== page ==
N. Ireland Politics

Brexit: SNP says NI plan must also benefit Scotland

Gavin Newlands Image copyright Getty Images
Image caption Gavin Newlands is the Northern Ireland spokesperson for the SNP

The Scottish National Party has said it "fully supports" special arrangements for Northern Ireland in any Brexit deal - but only if Scotland can benefit too.

Gavin Newlands, the party's Northern Ireland spokesperson, said any unique plans for NI should not be at Scotland's expense.

A majority in NI and Scotland voted remain in the 2016 EU referendum.

MPs are due to debate key legislation to implement Boris Johnson's Brexit deal later on Tuesday.

Due to the Irish border issue, the prime minister's revised deal would see Northern Ireland only staying aligned to some EU customs rules.

The SNP has vowed to vote down the government's deal because it said it could not support a plan that did not allow Scotland to maintain a close relationship with the EU.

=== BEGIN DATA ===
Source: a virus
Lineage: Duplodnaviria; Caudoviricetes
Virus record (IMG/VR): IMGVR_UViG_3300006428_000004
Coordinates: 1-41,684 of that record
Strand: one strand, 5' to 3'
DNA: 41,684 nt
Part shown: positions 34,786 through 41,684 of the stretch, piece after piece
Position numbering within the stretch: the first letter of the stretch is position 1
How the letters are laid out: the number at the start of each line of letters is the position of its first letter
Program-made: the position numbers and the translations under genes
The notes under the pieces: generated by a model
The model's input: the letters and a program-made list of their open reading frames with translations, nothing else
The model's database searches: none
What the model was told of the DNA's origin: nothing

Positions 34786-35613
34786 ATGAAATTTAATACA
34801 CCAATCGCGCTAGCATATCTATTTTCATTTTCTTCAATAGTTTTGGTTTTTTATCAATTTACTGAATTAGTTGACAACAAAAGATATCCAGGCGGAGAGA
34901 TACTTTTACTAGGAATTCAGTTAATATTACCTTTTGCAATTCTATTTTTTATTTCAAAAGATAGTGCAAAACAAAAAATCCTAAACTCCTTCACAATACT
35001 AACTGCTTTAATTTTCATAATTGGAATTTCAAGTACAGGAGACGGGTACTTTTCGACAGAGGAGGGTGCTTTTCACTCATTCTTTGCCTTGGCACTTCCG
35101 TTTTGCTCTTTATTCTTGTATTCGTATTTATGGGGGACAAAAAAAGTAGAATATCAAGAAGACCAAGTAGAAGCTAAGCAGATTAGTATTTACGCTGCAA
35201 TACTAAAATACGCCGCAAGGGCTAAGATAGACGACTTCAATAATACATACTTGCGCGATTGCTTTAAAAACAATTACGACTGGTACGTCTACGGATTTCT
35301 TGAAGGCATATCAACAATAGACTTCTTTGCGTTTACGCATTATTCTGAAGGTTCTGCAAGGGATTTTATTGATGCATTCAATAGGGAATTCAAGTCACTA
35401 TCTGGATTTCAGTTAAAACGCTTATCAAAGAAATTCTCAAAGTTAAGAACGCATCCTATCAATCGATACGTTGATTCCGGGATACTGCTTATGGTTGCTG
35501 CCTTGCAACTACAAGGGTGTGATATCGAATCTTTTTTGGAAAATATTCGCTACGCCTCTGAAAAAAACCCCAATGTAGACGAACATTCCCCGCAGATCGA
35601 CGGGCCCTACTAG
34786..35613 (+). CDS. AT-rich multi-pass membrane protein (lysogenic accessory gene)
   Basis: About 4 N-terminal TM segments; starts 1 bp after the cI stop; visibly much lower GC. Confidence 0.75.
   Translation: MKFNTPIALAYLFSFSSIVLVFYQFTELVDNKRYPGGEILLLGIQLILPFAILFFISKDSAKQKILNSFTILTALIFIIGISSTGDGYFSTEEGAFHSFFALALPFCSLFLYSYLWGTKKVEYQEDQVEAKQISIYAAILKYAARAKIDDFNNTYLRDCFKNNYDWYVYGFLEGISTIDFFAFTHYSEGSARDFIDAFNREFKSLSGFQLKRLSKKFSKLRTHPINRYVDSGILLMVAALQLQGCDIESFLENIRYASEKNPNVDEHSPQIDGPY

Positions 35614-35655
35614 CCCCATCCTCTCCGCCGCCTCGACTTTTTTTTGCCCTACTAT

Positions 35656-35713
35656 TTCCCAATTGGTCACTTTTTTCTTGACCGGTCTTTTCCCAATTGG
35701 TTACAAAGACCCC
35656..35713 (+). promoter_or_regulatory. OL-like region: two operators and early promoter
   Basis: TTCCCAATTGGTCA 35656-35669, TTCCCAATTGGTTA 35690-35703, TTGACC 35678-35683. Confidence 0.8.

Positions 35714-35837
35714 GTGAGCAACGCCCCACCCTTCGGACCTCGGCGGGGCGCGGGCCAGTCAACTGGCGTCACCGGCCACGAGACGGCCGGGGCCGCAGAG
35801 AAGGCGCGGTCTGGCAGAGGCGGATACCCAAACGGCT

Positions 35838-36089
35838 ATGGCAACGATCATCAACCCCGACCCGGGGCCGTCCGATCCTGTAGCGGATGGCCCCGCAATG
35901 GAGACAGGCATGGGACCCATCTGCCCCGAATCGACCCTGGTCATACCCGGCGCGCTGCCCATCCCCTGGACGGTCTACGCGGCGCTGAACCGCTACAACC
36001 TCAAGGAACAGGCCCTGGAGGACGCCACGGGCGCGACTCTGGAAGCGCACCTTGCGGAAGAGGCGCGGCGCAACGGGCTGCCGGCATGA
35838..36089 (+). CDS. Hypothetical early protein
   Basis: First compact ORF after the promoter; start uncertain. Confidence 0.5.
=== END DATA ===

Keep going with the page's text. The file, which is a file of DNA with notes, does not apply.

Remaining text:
Mr Newlands told BBC News NI: "We fully support special arrangements for Northern Ireland to ensure those agreements are followed, but if it's possible for NI it should be possible for Scotland.

"Then both countries, who voted remain, will get something out of Brexit."

Image copyright Getty Images
Image caption A majority in NI and Scotland voted remain in the 2016 EU referendum

The SNP has argued in favour of a three-month extension to Brexit to allow time to hold a general election.

Its MPs also voted with the Democratic Unionist Party (DUP) and other opposition parties at Westminster for the so-called Letwin amendment, which forced the government to ask for another Brexit delay.

Both parties are now considering their next steps, before MPs get to vote on the government's Withdrawal Agreement Bill - crucial legislation that must be passed in order to implement EU laws into domestic UK law.

Mr Newlands said despite reports the DUP was considering talking to Scottish MPs, he was not personally aware of the DUP reaching out to the SNP and that it seemed "highly unlikely" the parties would find common ground.

However, he added both parties were "vehemently opposed" to the Brexit deal, despite seeking different outcomes to the deadlock.

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